After losing the first test 22-6 in Sydney and with injuries to key players Ellery Hanley and Andy Gregory The Lions were not given much chance. They chose an all Wigan pack and Shaun Edwards came in at half back for his first against Australia

Despite their injuries and the poor weather, The Lions raced into a 22-0 lead with tries from Clark, Newlove and Schofield. The expected Kangaroo comeback saw tries from Lindner and Johns but the Lions pack held firm giving Graham Steadman and Martin Offiah the opportunity to score great tries.

They lost the decider 16-10 but the glorious night in Melbourne represented the best performance by Great Britain during their long Ashes drought 

Steve McQueen would’ve been proud
7th November 2003      Great Britain 18 v Australia 22  Wigan

Adrian Morley had a reputation as the best forward in the world and he had played a big part for the Sydney Roosters in their drive to consecutive NRL Grand Finals. He was expected to continue in this vein for the GB Lions but to the home supporter’s dismay he was sent off by referee Steve Ganson after only twelve seconds of the first match at Wigan. The performance that followed from the twelve remaining GB players was top class. Phil Bailey and Trent Waterhouse scored tries for the Kangaroos and Brian Carney replied for the Lions to give them an 8-4 half time lead. A Keith Senior try and two Sean Long goals gave GB a 12-8 lead before a Craig Gower try and a brilliant conversion by Craig Fitzgibbon from the touchline put Australia ahead but another Brian Carney try put the twelve man Lions 18-14 in front with less than ten minutes to go. Australia escaped when Darren Lockyear created and scored the match winning try with help from Craig Wing and Fitzgibbon landed a last minute penalty.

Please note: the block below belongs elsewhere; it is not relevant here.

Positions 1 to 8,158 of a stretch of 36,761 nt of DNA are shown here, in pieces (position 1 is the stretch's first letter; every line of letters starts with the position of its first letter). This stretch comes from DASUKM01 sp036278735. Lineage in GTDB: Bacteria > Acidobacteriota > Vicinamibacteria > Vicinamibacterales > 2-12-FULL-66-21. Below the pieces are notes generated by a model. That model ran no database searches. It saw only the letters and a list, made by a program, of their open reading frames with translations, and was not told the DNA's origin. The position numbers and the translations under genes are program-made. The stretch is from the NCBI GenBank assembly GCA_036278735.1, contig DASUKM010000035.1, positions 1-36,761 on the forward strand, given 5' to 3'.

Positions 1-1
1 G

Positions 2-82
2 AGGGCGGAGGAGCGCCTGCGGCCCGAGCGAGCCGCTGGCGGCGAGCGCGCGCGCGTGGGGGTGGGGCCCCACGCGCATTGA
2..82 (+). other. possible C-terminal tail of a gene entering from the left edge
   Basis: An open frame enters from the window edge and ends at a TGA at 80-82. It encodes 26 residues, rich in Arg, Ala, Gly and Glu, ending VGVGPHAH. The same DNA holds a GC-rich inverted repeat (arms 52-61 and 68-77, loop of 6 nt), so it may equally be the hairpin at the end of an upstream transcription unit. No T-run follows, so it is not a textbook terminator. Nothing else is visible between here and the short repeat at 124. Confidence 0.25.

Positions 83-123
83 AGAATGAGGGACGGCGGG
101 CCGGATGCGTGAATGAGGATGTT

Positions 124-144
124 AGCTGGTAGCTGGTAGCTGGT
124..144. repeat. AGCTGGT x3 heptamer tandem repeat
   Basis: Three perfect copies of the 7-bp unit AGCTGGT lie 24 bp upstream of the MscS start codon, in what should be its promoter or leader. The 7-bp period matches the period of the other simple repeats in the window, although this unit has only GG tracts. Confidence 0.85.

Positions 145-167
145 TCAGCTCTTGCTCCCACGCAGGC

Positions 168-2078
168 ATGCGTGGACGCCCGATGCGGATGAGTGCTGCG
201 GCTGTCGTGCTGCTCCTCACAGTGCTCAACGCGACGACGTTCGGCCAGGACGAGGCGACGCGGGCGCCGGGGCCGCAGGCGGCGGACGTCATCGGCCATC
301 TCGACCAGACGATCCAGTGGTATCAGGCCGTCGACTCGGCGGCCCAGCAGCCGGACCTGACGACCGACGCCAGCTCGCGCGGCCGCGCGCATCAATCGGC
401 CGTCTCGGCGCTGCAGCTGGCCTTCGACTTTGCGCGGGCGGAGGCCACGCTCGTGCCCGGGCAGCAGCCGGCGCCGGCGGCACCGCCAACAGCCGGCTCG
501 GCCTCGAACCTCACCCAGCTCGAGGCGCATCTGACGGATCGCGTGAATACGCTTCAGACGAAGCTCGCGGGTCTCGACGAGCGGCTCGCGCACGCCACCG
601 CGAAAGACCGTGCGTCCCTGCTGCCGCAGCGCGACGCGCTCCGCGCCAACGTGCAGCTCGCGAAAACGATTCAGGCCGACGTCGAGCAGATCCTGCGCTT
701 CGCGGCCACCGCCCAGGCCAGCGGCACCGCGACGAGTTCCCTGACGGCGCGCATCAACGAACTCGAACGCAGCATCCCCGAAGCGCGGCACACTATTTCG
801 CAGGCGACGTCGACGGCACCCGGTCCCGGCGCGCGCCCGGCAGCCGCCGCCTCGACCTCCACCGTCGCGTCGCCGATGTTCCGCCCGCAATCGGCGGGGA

Two other close and exciting matches followed with The Lions surrendering a good lead in the Second Test at Hull to see Australia win 23-20. Inspired by their captain Darren Lockyear The Kangaroos scored twelve unanswered points in the last four minutes at Huddersfield to win 18-12. Despite the 3-0 series victory for the Kangaroos the thirteen point difference in the aggregate score line tells the true story

Although the Kangaroos have been dominant in recent years, they are only slightly ahead in terms of series and Test matches won

Ashes Series won         Australia  20                 GB  19
Test Matches won        Australia  59                 GB  55

Apart from 1911/12, the Kangaroos were beaten in every Ashes series in Great Britain from 1908 until 1963. Even in Australia, the GB Lions triumphed in fourteen Ashes series between 1910 and 1970 The Kangaroos won just four times in 1920, 1950, 1954 and 1966

The GB Lions held the Ashes for thirty years from 1920 – 1950

The Australian Kangaroos currently hold the Ashes and have done since 1973 although they have not been contested since 2003 and not on Australian soil since 1992.

Sadly Station Road, Swinton is a now a housing estate.